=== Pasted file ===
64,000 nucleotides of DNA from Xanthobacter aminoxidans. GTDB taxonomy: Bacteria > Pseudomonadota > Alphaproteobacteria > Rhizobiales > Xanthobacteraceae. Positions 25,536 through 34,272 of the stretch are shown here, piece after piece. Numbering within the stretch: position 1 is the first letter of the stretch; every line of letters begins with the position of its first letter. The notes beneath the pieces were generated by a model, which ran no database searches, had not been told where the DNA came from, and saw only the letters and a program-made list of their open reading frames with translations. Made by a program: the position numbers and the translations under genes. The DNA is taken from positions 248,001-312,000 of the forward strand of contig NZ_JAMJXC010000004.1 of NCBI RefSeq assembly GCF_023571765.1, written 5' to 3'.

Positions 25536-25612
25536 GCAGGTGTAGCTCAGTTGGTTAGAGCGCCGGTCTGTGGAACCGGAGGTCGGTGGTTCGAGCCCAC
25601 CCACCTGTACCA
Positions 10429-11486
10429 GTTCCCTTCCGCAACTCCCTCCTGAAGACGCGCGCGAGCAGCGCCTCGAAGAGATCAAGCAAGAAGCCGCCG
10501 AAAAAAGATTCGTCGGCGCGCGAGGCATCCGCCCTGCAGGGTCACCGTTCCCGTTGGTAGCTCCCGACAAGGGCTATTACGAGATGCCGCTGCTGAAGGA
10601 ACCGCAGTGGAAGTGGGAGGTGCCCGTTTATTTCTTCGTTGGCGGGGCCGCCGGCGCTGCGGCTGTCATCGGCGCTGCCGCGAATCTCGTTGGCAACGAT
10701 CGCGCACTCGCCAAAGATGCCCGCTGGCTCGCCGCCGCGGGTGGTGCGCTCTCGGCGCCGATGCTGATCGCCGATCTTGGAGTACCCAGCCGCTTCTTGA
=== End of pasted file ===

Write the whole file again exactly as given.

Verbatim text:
64,000 nucleotides of DNA from Xanthobacter aminoxidans. GTDB taxonomy: Bacteria > Pseudomonadota > Alphaproteobacteria > Rhizobiales > Xanthobacteraceae. Positions 25,536 through 34,272 of the stretch are shown here, piece after piece. Numbering within the stretch: position 1 is the first letter of the stretch; every line of letters begins with the position of its first letter. The notes beneath the pieces were generated by a model, which ran no database searches, had not been told where the DNA came from, and saw only the letters and a program-made list of their open reading frames with translations. Made by a program: the position numbers and the translations under genes. The DNA is taken from positions 248,001-312,000 of the forward strand of contig NZ_JAMJXC010000004.1 of NCBI RefSeq assembly GCF_023571765.1, written 5' to 3'.

Positions 25536-25612
25536 GCAGGTGTAGCTCAGTTGGTTAGAGCGCCGGTCTGTGGAACCGGAGGTCGGTGGTTCGAGCCCAC
25601 CCACCTGTACCA
Positions 10429-11486
10429 GTTCCCTTCCGCAACTCCCTCCTGAAGACGCGCGCGAGCAGCGCCTCGAAGAGATCAAGCAAGAAGCCGCCG
10501 AAAAAAGATTCGTCGGCGCGCGAGGCATCCGCCCTGCAGGGTCACCGTTCCCGTTGGTAGCTCCCGACAAGGGCTATTACGAGATGCCGCTGCTGAAGGA
10601 ACCGCAGTGGAAGTGGGAGGTGCCCGTTTATTTCTTCGTTGGCGGGGCCGCCGGCGCTGCGGCTGTCATCGGCGCTGCCGCGAATCTCGTTGGCAACGAT
10701 CGCGCACTCGCCAAAGATGCCCGCTGGCTCGCCGCCGCGGGTGGTGCGCTCTCGGCGCCGATGCTGATCGCCGATCTTGGAGTACCCAGCCGCTTCTTGA